Shares in a company will be active if 80% of the assets of the company are "active" (by reference to market value). Therefore, you need to carefully assess each asset of the company in order to determine whether the shares themselves are active.
- Who will be the CGT Concession Stakeholders in the year that the shares are sold, and how much income and capital will they receive from the trust in that year?
If the CGT assets being sold are shares in a company then one of the following additional basic conditions must be passed:
- The taxpayer is a CGT Concession Stakeholder in the company; or
- The CGT Concession Stakeholders in the company together have a Small Business Participation Percentage in the trust of at least 90%.
A trust can never be a CGT Concession Stakeholder because it is not an individual, so basic condition (i) above is not applicable.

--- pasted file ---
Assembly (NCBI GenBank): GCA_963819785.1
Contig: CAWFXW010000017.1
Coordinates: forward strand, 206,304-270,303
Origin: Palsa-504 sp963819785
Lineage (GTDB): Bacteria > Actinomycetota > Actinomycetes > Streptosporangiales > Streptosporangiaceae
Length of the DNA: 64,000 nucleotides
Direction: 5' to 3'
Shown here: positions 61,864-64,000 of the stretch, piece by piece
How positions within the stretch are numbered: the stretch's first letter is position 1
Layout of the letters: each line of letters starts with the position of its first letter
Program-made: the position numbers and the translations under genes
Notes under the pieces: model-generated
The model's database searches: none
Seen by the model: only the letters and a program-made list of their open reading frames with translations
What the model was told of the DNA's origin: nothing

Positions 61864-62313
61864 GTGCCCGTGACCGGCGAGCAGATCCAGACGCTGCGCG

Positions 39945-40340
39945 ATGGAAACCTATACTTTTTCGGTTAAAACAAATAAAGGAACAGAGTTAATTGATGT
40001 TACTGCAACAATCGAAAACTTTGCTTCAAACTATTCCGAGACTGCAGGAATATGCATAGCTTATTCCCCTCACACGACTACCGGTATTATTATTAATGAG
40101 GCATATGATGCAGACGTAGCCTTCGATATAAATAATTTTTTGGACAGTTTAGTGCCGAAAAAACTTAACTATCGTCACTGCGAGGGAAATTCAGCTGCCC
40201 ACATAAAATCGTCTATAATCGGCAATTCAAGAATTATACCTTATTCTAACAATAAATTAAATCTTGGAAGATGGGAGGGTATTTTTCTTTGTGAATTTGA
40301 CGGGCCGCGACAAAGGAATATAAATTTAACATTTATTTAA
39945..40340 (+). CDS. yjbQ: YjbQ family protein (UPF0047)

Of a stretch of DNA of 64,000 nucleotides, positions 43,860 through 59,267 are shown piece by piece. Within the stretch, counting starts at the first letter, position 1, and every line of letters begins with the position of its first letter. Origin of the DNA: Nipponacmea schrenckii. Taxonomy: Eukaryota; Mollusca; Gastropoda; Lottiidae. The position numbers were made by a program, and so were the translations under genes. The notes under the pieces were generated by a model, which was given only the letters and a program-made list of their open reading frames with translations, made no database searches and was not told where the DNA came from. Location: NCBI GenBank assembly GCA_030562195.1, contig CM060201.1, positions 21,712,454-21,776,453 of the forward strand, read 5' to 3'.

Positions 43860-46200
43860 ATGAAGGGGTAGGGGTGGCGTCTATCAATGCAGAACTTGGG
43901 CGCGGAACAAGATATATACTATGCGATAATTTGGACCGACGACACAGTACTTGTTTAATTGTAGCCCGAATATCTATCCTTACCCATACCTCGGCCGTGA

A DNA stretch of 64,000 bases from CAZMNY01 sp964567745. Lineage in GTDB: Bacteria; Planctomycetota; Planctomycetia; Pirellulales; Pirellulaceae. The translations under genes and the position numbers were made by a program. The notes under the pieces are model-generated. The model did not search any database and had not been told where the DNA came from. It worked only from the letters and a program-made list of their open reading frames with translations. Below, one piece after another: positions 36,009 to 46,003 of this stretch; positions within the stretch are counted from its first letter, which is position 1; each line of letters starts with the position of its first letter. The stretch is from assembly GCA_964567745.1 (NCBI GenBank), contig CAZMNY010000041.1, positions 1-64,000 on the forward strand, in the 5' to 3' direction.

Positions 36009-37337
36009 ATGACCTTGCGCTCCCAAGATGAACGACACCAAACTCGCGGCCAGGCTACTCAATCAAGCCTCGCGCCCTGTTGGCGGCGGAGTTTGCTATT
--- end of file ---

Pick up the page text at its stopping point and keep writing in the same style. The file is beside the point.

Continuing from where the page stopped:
In order to satisfy the above basic condition (ii), the CGT Concession Stakeholders must together directly or indirectly receive at least 90% of the distributions of income and capital in the year that the CGT event occurs. If they don't meet these Small Business Participation Percentage requirements, the basic condition is failed and your client is ineligible.
The very real danger arises in situations where the trust resolutions prepared after the CGT event are focused on tax planning outcomes rather than ensuring that the CGT Concession Stakeholders reach the required percentages.
You may inadvertently disentitle your client to relief under the SBCGTC altogether if you aren't paying attention!
3. Be careful of the "de facto control" test
When considering which entities are "connected with" a discretionary trust taxpayer, it is always critical to review the distributions of income and capital throughout the last four tax years. This might often be considered the "primary test". However, many practitioners fail to also consider the additional "de facto control" test that is contained in s328-125(3) ITAA 1997.